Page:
Dr. Rego sees this as a broader societal trend that cannot be reduced to smartphone usage. Our societies have become much more complex, and those who already have PFC dysfunction will have difficulties with this. Covid-19 is a good example of this – young people were isolated and made dependent on technology when they should have been broadening their social circles and skills. The result is that many of them have suffered a decline in their mental health. However, frontal fatigue affects everyone – our work is more complex, societal roles are less defined, and there are huge numbers of choices to make about what direction to take and how to spend one’s time.
Part VI: Coping in a PFC-Centred World
Dr. Rego sets out some practical advice to help your PFC. He believes that the trend of frontal fatigue will continue to worsen over time, as there does not seem to be much change forthcoming. First, we should identify whether our PFC is under stress. Some common symptoms of this include lack of focus, trouble finding words, the feeling of having to mentally strain to do something engaging (like reading a technical book). Difficulty multitasking and irritability are also common signs. If one is experiencing these issues, there are two families of strategies for tackling them, either externally or internally.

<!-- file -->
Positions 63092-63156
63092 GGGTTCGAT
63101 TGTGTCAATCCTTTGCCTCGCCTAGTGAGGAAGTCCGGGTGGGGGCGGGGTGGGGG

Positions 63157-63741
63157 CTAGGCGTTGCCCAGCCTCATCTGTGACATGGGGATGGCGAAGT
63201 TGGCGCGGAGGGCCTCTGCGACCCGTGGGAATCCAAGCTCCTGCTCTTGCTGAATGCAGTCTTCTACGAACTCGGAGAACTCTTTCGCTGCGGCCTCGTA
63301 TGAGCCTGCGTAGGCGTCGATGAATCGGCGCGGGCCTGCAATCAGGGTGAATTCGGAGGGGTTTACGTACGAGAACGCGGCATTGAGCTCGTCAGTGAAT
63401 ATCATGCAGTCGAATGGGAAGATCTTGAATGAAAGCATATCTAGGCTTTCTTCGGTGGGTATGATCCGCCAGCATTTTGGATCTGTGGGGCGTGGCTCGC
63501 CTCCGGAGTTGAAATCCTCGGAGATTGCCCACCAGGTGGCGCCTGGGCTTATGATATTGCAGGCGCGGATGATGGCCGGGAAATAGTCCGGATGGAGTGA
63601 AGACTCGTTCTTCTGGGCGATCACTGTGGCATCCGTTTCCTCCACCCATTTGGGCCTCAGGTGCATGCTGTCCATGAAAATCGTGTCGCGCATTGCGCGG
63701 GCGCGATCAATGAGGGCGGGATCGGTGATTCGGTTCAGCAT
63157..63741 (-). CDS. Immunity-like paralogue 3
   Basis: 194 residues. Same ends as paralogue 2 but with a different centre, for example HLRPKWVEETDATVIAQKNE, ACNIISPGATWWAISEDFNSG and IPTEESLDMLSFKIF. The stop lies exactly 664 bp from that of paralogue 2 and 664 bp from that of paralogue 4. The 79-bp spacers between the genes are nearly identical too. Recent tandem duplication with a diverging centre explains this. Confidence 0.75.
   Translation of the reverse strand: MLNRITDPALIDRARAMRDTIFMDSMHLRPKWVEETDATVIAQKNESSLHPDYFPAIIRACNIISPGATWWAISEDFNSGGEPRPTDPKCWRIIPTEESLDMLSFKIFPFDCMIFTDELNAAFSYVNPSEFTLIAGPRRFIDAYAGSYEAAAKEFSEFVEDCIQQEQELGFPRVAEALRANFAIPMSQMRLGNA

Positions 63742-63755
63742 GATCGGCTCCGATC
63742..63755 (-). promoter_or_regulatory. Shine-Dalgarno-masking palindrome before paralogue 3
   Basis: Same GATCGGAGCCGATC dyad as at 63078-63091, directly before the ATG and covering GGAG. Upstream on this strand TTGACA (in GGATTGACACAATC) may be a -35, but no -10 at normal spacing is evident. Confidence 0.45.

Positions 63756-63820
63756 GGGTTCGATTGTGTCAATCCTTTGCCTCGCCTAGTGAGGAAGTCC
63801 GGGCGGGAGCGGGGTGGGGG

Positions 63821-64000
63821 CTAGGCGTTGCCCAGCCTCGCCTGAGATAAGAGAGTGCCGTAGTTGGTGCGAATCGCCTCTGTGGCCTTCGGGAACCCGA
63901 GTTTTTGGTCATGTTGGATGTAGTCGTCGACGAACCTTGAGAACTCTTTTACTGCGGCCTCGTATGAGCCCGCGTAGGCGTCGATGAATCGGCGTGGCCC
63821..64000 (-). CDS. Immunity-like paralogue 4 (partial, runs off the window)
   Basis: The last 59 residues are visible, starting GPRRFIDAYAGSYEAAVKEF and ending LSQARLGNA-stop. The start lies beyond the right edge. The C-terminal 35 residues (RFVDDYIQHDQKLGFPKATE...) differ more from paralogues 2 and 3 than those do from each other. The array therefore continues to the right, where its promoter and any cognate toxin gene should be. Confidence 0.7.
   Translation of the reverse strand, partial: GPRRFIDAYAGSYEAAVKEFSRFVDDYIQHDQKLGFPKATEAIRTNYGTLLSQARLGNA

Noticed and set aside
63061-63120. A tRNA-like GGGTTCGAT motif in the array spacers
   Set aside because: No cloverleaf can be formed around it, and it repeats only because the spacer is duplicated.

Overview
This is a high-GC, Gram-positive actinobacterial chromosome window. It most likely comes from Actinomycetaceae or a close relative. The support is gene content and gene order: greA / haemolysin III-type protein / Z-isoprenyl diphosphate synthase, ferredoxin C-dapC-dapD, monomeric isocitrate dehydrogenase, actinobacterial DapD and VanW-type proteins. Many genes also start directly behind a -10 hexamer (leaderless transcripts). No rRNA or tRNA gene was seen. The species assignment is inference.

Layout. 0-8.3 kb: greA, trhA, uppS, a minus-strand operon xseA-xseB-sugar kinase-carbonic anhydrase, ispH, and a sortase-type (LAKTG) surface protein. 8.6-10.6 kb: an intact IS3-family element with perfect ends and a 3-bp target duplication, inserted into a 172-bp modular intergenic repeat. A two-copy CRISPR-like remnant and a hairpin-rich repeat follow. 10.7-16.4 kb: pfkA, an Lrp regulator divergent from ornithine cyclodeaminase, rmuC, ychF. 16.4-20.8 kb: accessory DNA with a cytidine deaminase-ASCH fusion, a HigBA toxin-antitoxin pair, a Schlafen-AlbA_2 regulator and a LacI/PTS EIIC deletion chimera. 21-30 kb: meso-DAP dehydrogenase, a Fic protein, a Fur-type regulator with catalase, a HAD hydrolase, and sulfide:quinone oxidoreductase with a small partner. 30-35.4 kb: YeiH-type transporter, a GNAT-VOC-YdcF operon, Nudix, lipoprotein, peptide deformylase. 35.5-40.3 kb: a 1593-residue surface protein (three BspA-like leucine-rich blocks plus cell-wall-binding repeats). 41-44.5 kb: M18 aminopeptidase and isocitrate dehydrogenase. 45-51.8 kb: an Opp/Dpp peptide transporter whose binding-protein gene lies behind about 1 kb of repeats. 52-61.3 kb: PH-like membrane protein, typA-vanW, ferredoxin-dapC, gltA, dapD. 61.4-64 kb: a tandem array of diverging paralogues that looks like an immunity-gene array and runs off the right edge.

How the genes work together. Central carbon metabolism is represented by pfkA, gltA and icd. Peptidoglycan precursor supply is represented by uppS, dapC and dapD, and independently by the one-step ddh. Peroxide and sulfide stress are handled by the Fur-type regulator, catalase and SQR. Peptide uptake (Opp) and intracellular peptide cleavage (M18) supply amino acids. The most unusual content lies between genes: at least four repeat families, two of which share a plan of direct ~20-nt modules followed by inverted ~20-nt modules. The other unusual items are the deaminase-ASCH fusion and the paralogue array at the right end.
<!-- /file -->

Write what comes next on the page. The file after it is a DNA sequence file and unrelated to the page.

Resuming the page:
The external strategies are to interact with the world via our hands, senses (i.e. spending time with art or things we are curious about), and activities that are social and can be done with other people.
The internal strategies are to do with mental activities that do not directly focus the PFC, although they do engage it in certain ways. By doing this, we can improve how the PFC operates. One is to find a way to quiet the mind, without vegging out like when we watch TV. Some examples of this are quiet activities like painting, breathing exercises or meditation. Reading deeply is also a good practice – he recommends finding something that takes at least a few 30 minute sittings to complete.
This book definitely helped me gain a deeper understanding of how technology can affect our brains. I appreciated the more holistic view of technology in our society, and how it is more than just smartphones and online entertainment. The last two sections I found particularly useful – the tools he presents to identify whether you are experiencing frontal fatigue and how to mitigate this seem very valuable. It allows me to understand what activities I am engaging in that are unhelpful, and how to structure my life in a way that gives my PFC a chance to rest.
I would recommend this book to anyone who feels that technology overuse impacts them negatively in terms of their mood, focus, and behaviour. It is detailed, and quite scientific in parts, but it is worth putting the effort in to engage with the ideas if you are interested in understanding how to tailor your technology use to your own life.